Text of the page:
Observations: Flyers lose twice but leave positive impression

By HAL McCOY

UNSOLICITED OBSERVATIONS from The Man Cave, more filled with college basketball than turkey and dressing.

—If ever a college basketball team gained respect while going 1-and-2 in a three-day span, it was the University of Dayton Flyers during the Battle 4 Atlantis tournament.

After upsetting Butler in the first round, the Flyers faced some real big boys and UD put on its big boy pants, narrowly losing to No. 4 ranked Virginia and to a talented Oklahoma.

Dan Dakich, one of the best basketball analysts, was deeply impressed by the Flyers.

During UD’s loss to Virginia in a game it led most of the way, Dakich said, “That’s the best offense I’ve seen this year. The most difficult to defend with all their cuts to the basket. This is a tough, tough basketball team that doesn’t back down to anybody. They are going to have a great year.”

Then during Friday’s consolation game, a 65-54 loss to Oklahome, he said late in the game when the Flyers were falling behind, “I really like this Dayton team. They are going to be a tough out in the Atlantic 10.”

The Flyers fell behind, 9-0, to open the Oklahoma game and when they were down 14 midway through the first half it looked as if the Flyers were sinking to the bottom of the blue-green ocean off The Bahamas beach.

But UD coach Anthony Grant put his team into a 1-3-1 zone and as Dakich said, “Oklahoma is completely flummoxed by Dayton’s defense.”

At the time Dayton trailed 26-12. Two players, Jamuni McNeace (12) and Christian James (10) had 22 of Oklahoma’s 26. The zone defense turned off their spigots.

The Flyers went on a 9-3 run and by halftime they pulled with six at 34-28.

Then they started the second half on a 13-0 burst and a 41-34 lead. At this point Oklahoma began playing a non-switching stick-with-your-man defense and it was the Flyers who were flummoxed.

They hit a spell where they made
one of 14 shots and the Sooners (5-1) took a 47-45 lead and steadily pulled away.

UD’s one Achilles heel is at the foul line. From the time they trailed, 47-45, the Flyers made one of their last six free throws. Meanwhile, Oklahoma’s Miles Reynolds made six straight in the final 75 seconds. For the game he made 12 of 13.

The Flyers did silence McNeace in the second half — only four points — but James finished with 21, hitting two big baskets in the final minutes.

Jalen Crutcher led the Flyers with 14 points but needed 17 shots to hit six. Oklahoma neutralized UD’s leading scorer, Josh Cunningham. He had only five points and was 2 for 7.

The Flyers shot just 32 per cent from the floor, 6 of 24 from the three-point line. Despite that, they were in the game until the very end.

The Flyers return home next Friday with a chance to make another statement when they host No. 15 Mississippi State. Then after a home game the following Tuesday against Detroit, they travel to Auburn to face the No. 8 Tigers. It won’t be easy but if the Flyers play with the same physicality and tenacity they displayed in Nassau they can make an even more emphatic statement.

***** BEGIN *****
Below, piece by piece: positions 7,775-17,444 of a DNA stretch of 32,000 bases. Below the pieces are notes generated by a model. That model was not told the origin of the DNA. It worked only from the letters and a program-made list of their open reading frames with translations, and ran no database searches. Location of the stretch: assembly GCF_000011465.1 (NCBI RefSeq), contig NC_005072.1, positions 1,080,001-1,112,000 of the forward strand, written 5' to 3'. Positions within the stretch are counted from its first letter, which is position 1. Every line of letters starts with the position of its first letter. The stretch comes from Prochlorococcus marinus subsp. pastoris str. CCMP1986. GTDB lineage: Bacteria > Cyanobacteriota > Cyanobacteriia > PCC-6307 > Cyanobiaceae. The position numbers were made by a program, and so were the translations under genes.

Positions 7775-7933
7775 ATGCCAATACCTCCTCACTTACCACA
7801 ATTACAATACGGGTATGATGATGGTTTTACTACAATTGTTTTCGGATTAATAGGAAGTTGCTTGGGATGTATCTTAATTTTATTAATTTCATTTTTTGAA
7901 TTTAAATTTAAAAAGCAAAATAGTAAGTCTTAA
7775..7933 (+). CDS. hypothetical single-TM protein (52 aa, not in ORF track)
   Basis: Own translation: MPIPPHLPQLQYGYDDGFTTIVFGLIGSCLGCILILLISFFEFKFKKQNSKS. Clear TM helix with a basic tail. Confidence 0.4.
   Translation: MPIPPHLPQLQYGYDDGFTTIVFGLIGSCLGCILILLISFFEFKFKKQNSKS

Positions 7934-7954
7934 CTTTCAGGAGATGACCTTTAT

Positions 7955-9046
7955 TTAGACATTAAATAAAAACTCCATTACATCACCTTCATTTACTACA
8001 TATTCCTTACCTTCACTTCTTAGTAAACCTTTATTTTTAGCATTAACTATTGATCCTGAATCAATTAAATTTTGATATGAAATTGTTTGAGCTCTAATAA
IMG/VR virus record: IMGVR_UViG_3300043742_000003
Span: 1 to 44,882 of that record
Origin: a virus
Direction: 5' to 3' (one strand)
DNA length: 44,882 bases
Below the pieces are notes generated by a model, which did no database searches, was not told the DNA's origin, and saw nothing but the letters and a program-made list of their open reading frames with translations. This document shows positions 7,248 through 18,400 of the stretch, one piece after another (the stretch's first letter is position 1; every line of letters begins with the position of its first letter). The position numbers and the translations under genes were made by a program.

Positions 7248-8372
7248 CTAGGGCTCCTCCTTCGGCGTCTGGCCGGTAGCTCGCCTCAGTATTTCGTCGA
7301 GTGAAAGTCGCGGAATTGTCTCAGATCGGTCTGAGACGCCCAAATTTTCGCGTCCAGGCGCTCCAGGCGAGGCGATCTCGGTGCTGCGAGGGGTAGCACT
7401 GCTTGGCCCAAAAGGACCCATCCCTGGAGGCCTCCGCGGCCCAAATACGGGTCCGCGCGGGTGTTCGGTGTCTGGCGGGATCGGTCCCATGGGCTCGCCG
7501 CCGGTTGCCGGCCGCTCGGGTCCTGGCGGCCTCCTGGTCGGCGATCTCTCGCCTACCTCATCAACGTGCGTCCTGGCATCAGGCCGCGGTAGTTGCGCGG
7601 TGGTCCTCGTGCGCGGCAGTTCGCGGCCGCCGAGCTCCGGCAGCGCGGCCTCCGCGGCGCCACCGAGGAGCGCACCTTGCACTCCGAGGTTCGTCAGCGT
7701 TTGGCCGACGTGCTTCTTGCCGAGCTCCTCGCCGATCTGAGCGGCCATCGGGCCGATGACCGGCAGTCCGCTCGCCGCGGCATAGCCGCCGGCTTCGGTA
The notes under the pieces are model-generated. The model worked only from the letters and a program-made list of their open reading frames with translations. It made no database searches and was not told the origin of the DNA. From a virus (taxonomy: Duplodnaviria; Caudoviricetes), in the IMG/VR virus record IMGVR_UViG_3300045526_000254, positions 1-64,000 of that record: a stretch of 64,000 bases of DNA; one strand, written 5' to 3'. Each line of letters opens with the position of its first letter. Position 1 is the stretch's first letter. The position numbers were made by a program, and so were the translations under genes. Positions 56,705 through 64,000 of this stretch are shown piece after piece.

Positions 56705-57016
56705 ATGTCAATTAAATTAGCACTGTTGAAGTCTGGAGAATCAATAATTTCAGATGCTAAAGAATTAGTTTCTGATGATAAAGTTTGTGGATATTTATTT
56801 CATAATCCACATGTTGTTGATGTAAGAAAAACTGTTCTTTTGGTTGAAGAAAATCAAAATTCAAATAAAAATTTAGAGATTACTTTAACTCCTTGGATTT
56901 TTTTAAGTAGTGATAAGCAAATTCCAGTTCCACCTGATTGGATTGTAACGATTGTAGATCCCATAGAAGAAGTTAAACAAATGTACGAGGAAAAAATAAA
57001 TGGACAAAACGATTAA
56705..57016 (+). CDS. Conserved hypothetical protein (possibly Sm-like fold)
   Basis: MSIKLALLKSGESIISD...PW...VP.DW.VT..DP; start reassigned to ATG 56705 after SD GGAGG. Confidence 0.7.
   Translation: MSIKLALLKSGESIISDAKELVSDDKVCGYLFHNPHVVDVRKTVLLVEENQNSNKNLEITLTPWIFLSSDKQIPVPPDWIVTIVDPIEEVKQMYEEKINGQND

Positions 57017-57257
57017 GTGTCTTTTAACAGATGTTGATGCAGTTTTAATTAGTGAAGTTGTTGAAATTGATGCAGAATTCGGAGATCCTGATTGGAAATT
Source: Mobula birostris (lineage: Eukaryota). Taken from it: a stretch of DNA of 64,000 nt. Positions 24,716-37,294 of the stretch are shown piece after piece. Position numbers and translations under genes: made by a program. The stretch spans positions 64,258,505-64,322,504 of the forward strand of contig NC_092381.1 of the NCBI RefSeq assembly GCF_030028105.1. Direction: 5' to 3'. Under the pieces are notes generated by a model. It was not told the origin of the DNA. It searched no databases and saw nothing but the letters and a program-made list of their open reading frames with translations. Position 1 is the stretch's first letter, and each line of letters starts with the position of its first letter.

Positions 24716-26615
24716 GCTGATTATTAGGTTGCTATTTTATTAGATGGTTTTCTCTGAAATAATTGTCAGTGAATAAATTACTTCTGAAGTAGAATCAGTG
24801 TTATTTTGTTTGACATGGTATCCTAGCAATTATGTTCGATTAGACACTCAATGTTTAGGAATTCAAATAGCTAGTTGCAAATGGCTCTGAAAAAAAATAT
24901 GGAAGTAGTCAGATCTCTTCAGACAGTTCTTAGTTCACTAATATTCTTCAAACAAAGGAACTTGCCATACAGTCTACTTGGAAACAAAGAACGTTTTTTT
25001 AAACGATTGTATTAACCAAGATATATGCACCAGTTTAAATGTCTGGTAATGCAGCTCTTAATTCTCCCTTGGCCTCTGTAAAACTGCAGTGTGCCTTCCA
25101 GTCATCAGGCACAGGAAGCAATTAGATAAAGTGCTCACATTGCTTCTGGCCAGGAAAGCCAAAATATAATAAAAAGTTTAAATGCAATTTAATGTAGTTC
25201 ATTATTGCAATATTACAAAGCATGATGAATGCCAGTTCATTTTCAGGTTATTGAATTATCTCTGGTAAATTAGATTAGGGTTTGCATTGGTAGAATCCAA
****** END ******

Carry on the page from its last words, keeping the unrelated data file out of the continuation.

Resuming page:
—QUOTE: From formNFL quarterback Joe Theismann: “Nobody in football should be called a genius. A genius is a guy like Norman Einstein.” (Who knew that Albert Einstein had a genius brother?)

—In 1986, University of Michigan coach Jim Harbaugh, The Mouth of the North, was U-M’s quarterback and he guaranteed a win over Ohio State. Then he backed it up with a win that sent the Wolverines to the Rose Bowl.

Now, Michigan running back and senior co-captain Karan Higdon is following in his coach’s lip prints. Asked if he would guarantee a win over Ohio State Saturday he nibbled the bait.

“Yeah, I do. I do,” he said. “That’s how I feel. I believe firmly in my brothers, this team and this coaching staff. As a captain, I’ll take that stand. Why not?”

How does that song go, “I’ll take my stand in Dixie?” How’d that work out for the Confederates?

—QUOTE: From controversial baseball team owner Bill “As in Wreck” Veeck: “Baseball is the only orderly thing in a very unorderly world. If you get three strikes even the best lawyer can’t get you off.”

—Babbling basketball broadcaster Bill Walton is impossible to endure because he rattles on about everything but the game in front of him. But he did come up with this gem during a recent broadcast.

“The fastest guy I ever played with in the pros was Johnny Davis of Dayton University. The man could fly.” The Flyers thank you, Bill, but as you always say, “Please.” It is the University Dayton, Bill, not Dayton University. It’s like you played at UCLA, not LAUC.

—QUOTE: From former Cincinnati Bengals wide receiver Chad Ochocinco: “I’m traveling to all 51 states to see who can stop 85.” (That 51st state for Ochocino is the state of confusion.)

—Wonder if Cleveland Browns quarterback Baker Mayfield will wake up feeling dangerous Sunday morning before taking on the Cincinnati Bengals.

That’s what he said before leading the Browns past Atlanta two weeks ago. He said he woke up that Sunday morning, “Feeling dangerous.”

And, of course, fans can now purchase t-shirtrs that say, “I Feel Dangerous.” Bengals fans can buy Andy Dalton t-shirts, too, but I think they say, “I Feel Meek and Mild.” OK, that’s a cheap shot, but I did see a neighbor, a devoted Bengals fan, build a fire in his back yard and toss something orange and black into the flames.

—QUOTE: From former Bengals coach Sam Wyche on the public address system in 1989 when fans bombarded the field with bottles and trash that caused the Seattle Seahawks to leave the field and refuse to play: “You don’t live in Cleveland, you live in Cincinnati.” (Hey, Sam, some lived in Dayton, some lived in Louisville, some lived in Red Lion and some lived in Blue Ball.)

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